Ending poverty

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Sunday, May 25, 2014

BY 2024, poverty will end for five million families in the Philippines.

This is the target of Antonio “Tony” Meloto, founder of the Gawad Kalinga Community Development Foundation Inc. (GK).

Ending poverty will mean giving not just houses to the poor but also jobs and education for their children, he said.


GK was formally established in 2003 to help end poverty by using a holistic approach that involves volunteerism and partnership to take the poor out of a slum environment, provide them with their basic needs and empower them to transform their lives.

“We have so much land, yet we have many informal settlers,” Meloto said Saturday at the “Open Collaboration with East Asia New Champions 2014 Summit” (Ocean 14), a side event of the World Economic Forum (WEF) East Asia Summit meant to bring the conversations and potential problem-solving platform of the summit to the grassroots.

Land donation

But he was confident that “we can address our squatting problem.”

WEF is a Geneva-based non-profit organization committed to improving the state of the world. The East Asia Summit was held in Makati City on May 21-23.

“We built our first (GK) village with land donated by the landowner. In the last 10 years, GK has gotten land for more than one million families nationwide,” he told the gathering of business champions, young global leaders and shapers and their foreign counterparts at Mövenpick Hotel Mactan Island Cebu.

“Before GK, it was not fashionable to give to the poor. They (landowners) gave to the Church to buy a ticket to heaven,” he said, lamenting that the poor remained informal settlers despite land donations.

To encourage land donation, he said he told landowners that developing the land would make land values go up, their donation would be tax deductible, and they would become heroes to the poor. “What better deal can you get than that?” he said.

Asked where one could still find available land in a country considered by some to be overpopulated, he told Sun.Star Cebu there are “12 million hectares of unproductive land in the country,” some of which is owned by the military.

“The Church has so much land,” he added.

Change in mindset

Meloto said a change in mindset was needed to encourage people to help the poor.

“If you don’t consider the poor as family, then you will leave them behind,” he said.

He said GK’s partners had benefited from their GK involvement in unexpected ways.

GK helped make Selecta “the number one ice cream brand in the country,” he said, by helping to bring industrial peace to the firm.

As employees spent months and years laboring together under the sun to build houses for the poor in a GK village in Cainta town, the good feelings between managers and subordinates returned, enabling them to have more productive brainstorming sessions and to come up with innovative products and ideas.

The Philippines has been gaining international attention for its rapid economic growth under the Aquino administration, but Meloto warned that development won’t be sustainable if a foundation of social justice is not built first.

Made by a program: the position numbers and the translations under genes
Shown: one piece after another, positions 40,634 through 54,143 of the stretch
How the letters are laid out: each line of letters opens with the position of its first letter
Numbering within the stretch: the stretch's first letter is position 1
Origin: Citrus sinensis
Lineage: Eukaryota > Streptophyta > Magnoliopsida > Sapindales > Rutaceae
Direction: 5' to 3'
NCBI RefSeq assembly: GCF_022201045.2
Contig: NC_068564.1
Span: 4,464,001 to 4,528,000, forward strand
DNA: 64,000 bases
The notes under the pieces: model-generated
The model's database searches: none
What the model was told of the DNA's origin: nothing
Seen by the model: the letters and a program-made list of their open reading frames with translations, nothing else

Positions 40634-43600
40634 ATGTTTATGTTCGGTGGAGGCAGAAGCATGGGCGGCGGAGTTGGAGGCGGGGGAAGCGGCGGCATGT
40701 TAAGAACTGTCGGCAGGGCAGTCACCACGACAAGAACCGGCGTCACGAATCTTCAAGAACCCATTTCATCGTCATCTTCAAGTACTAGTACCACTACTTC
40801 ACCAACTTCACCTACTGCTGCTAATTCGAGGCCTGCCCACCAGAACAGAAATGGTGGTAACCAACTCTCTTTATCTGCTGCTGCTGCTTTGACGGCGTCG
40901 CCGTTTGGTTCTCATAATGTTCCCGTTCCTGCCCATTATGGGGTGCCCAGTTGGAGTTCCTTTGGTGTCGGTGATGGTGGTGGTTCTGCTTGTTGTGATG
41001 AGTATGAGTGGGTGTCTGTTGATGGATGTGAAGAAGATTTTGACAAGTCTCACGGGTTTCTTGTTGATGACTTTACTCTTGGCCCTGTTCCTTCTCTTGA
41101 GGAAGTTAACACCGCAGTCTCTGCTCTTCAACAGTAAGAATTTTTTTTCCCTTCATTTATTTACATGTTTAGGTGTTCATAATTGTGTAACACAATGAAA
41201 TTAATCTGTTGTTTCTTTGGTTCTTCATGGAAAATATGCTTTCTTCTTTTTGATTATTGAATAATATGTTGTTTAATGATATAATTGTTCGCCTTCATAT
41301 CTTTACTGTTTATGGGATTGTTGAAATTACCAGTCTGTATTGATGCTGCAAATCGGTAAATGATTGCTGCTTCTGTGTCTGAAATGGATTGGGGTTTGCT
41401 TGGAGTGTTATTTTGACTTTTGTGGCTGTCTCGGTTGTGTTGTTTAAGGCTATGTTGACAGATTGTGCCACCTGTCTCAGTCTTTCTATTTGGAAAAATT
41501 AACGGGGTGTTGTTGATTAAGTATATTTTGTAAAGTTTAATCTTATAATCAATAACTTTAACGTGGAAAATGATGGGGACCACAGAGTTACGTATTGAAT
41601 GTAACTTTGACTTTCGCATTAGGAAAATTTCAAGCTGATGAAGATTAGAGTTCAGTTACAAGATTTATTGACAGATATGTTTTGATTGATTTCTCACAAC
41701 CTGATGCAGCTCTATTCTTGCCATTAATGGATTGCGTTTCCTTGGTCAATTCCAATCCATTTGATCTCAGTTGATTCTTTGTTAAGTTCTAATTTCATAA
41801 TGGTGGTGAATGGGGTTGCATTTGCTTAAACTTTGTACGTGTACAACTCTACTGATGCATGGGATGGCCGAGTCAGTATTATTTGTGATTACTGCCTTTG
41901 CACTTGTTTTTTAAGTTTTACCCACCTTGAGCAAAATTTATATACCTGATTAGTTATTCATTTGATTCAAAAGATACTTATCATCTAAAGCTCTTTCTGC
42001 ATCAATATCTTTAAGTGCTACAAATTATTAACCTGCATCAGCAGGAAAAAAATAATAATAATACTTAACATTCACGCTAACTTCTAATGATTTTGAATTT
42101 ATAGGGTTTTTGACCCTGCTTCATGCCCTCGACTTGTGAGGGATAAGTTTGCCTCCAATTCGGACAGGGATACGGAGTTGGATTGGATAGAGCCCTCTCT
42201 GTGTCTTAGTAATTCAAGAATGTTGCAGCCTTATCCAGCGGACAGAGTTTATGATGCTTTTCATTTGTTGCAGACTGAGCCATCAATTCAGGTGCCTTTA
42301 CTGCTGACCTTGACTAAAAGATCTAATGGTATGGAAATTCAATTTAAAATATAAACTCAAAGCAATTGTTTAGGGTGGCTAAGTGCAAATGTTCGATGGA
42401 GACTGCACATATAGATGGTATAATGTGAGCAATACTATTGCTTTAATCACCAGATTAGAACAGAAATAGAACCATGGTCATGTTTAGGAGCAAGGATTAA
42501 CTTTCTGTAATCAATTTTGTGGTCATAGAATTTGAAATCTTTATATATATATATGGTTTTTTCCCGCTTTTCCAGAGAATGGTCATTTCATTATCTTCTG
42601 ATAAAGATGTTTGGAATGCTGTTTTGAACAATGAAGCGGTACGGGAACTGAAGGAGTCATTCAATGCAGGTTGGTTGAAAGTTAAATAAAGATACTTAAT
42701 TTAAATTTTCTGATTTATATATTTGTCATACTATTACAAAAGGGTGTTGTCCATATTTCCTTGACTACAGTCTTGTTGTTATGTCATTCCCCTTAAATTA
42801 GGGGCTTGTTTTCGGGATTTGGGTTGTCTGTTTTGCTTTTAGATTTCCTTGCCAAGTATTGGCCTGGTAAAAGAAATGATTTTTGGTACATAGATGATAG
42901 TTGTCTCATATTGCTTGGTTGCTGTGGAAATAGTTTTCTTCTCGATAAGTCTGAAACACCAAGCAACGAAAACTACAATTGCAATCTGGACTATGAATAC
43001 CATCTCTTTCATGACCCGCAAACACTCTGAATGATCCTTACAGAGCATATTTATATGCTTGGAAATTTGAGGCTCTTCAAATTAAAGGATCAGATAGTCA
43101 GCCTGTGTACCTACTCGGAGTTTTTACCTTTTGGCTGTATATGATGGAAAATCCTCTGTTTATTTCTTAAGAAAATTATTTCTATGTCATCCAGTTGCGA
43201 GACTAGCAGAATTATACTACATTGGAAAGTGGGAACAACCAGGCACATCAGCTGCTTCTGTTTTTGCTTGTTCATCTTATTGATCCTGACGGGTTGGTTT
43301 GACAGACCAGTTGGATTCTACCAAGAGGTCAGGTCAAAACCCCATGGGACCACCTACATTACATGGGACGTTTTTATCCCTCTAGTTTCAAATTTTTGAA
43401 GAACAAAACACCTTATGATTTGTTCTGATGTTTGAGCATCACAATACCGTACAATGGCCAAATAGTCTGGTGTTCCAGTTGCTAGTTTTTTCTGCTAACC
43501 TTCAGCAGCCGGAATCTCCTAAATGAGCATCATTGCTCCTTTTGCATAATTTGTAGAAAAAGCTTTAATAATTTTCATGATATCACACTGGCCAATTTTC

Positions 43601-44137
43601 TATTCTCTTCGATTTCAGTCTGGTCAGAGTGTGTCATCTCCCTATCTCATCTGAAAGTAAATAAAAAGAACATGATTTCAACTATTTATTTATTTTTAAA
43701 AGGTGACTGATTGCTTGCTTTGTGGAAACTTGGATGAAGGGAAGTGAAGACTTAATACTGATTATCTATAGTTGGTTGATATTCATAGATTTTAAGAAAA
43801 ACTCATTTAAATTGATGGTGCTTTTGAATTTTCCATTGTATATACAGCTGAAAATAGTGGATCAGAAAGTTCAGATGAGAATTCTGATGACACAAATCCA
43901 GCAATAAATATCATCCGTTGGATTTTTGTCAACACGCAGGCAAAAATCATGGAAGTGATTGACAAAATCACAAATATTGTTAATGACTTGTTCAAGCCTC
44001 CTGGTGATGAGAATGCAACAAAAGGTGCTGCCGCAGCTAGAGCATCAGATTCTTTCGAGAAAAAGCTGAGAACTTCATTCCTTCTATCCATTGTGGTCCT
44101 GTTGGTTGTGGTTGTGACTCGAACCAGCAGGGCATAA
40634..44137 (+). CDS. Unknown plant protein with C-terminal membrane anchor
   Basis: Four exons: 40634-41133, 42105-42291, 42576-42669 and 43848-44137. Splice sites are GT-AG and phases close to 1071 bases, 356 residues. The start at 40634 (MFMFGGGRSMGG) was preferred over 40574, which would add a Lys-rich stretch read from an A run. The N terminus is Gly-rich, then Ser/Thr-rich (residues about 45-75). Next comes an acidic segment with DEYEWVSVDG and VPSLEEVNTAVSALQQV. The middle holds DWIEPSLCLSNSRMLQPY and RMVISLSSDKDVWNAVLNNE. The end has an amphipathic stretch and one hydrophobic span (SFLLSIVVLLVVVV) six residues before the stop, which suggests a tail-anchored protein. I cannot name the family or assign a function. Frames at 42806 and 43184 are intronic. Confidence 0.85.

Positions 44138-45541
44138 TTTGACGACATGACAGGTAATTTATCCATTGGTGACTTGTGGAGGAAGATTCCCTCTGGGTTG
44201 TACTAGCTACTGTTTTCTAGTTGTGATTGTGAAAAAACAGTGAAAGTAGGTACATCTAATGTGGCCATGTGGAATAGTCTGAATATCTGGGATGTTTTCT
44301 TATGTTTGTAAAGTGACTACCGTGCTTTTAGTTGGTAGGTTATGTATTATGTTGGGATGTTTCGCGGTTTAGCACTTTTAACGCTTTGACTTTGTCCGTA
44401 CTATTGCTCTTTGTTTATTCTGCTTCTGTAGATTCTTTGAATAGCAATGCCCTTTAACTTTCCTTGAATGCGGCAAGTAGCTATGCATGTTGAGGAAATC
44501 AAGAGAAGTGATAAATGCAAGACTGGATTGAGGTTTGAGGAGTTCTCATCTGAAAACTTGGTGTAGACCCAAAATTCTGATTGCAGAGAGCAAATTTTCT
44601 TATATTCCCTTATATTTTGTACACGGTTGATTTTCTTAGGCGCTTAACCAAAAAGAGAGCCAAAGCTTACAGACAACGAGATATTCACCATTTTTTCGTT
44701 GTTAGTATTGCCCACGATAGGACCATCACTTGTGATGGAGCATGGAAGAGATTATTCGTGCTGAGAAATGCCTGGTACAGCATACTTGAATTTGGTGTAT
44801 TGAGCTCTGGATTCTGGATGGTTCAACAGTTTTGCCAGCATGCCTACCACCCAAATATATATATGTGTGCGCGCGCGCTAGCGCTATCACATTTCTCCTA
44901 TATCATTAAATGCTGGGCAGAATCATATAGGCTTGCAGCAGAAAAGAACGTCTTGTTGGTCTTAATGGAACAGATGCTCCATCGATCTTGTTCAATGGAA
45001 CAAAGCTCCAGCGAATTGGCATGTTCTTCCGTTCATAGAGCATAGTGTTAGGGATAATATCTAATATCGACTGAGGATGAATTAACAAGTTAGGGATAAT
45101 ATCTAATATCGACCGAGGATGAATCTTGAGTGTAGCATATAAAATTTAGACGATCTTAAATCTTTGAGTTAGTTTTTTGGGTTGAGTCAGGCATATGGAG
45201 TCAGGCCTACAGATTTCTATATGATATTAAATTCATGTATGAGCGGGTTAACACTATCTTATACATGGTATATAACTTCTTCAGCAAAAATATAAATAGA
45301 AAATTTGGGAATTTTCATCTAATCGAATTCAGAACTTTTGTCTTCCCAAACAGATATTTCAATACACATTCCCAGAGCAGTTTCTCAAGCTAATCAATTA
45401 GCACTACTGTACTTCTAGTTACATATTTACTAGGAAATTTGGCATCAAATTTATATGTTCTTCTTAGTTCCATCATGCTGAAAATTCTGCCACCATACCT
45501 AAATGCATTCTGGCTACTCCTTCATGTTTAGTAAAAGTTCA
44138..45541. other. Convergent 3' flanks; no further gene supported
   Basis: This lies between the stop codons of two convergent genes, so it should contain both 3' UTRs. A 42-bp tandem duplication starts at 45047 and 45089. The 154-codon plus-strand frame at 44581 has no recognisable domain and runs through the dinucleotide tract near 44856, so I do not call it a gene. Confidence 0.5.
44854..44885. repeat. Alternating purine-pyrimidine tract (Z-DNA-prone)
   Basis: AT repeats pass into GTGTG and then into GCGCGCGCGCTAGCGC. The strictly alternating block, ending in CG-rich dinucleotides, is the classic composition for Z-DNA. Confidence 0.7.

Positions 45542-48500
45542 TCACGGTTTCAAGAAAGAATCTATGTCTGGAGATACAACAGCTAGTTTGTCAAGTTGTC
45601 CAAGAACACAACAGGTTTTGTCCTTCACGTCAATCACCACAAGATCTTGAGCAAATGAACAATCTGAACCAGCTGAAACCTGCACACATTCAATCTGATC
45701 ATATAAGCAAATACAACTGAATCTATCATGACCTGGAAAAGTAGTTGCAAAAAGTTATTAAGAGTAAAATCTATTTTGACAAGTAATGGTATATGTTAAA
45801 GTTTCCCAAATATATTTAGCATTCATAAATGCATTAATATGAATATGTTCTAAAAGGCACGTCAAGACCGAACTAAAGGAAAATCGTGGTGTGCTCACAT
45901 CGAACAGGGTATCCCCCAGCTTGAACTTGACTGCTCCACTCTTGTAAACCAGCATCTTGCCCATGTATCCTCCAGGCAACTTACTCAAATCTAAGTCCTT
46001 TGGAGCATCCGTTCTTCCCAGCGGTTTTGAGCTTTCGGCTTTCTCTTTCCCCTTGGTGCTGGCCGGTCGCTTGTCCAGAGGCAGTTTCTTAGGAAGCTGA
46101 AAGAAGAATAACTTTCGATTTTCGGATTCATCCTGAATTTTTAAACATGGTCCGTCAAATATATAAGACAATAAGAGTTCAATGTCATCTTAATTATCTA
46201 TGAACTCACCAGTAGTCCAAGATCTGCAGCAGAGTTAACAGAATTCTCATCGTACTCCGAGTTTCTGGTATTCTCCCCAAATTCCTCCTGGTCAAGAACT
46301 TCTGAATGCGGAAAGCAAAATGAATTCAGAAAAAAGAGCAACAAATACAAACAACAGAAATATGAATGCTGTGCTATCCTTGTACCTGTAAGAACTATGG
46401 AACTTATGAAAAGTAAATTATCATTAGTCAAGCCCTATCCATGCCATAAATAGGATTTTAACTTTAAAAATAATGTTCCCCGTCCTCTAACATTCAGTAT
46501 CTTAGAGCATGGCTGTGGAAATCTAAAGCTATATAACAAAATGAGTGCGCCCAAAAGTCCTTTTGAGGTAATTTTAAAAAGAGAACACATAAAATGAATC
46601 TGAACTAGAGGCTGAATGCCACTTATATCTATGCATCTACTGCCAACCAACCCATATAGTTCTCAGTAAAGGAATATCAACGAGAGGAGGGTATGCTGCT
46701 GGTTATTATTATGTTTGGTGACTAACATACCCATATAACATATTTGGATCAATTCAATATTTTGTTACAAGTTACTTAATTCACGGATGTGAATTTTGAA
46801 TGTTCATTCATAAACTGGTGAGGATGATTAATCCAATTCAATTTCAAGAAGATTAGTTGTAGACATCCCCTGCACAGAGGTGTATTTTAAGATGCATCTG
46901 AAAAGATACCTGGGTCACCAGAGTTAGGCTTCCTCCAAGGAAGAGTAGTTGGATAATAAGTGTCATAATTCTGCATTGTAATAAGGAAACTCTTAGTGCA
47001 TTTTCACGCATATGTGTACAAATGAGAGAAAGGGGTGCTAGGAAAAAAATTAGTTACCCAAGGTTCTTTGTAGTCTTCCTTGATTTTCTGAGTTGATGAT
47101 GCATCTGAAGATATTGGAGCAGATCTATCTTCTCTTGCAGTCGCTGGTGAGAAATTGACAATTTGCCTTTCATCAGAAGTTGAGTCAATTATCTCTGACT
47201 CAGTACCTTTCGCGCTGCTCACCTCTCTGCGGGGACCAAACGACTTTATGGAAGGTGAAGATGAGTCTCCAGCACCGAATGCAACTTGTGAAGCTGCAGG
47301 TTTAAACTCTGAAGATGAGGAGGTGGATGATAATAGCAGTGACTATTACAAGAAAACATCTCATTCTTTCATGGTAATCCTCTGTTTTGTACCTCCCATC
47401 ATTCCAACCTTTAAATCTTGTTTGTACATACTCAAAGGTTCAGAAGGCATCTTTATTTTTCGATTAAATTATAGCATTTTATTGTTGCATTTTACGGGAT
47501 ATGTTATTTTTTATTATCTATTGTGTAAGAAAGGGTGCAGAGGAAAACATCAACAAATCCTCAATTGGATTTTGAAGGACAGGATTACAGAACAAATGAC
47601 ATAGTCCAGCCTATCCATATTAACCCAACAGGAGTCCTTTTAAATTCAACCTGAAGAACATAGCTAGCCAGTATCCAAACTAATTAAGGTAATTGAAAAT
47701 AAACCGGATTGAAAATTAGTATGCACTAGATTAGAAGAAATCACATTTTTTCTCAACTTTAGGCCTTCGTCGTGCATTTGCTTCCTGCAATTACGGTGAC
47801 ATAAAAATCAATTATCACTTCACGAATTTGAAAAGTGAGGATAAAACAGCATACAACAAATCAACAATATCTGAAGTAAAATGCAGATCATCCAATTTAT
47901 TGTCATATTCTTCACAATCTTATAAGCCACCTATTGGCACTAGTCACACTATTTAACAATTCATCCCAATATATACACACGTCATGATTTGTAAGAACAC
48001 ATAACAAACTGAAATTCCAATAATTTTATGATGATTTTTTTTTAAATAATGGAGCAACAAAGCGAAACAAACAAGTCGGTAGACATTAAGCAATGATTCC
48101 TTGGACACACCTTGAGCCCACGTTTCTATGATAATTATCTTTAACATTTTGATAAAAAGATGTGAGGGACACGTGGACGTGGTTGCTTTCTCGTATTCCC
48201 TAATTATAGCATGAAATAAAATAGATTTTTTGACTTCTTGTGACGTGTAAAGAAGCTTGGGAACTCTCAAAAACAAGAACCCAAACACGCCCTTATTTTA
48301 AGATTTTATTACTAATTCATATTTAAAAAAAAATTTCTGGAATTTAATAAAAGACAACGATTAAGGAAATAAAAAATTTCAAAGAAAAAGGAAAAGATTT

Inclusive growth and sustainable development were the main themes of Ocean 14.

Batas Kalikasan Foundation founder Antonio Oposa said countries have been growing their economic output on a policy of “extraction and consumption,” harming the environment—the source of people’s life, land, air and water.

Call to citizens

He called developed countries “over-consuming countries” and urged economies to build their growth on CPR or “conservation, protection and restoration” policies instead.

“When we use natural resources, we should not (just) think of the (effects on the) next decade but the next seven generations,” he said.

“Climate change is a symptom of many dysfunctional things happening not only in our country but in the world,” said Naderev “Yeb” Saño, commissioner of the Climate Change Commission, who urged a change in the way the world now pursues development.

He said that in the Philippines, 90 percent of fish stocks had been depleted as of 1996 and only three percent of primary forest remained as of 2002.

Industrialization, urbanization and deforestation have released large amounts of carbon dioxide and other greenhouse gases in the atmosphere, warming the earth, changing weather patterns, and threatening food security.

Following the onslaught of more destructive storms, Saño said roads and bridges had to be built “the way they were designed”—meaning free of the corruption that reduces the funds that actually goes to the infrastructure—so they can withstand disaster impacts.

Calling on citizens to take action, he said: “The greatest threat to the planet is the belief that someone else will save it. The greatest threat to the Philippines is the belief that someone else will fix it.”

Published in the Sun.Star Cebu newspaper on May 26, 2014.

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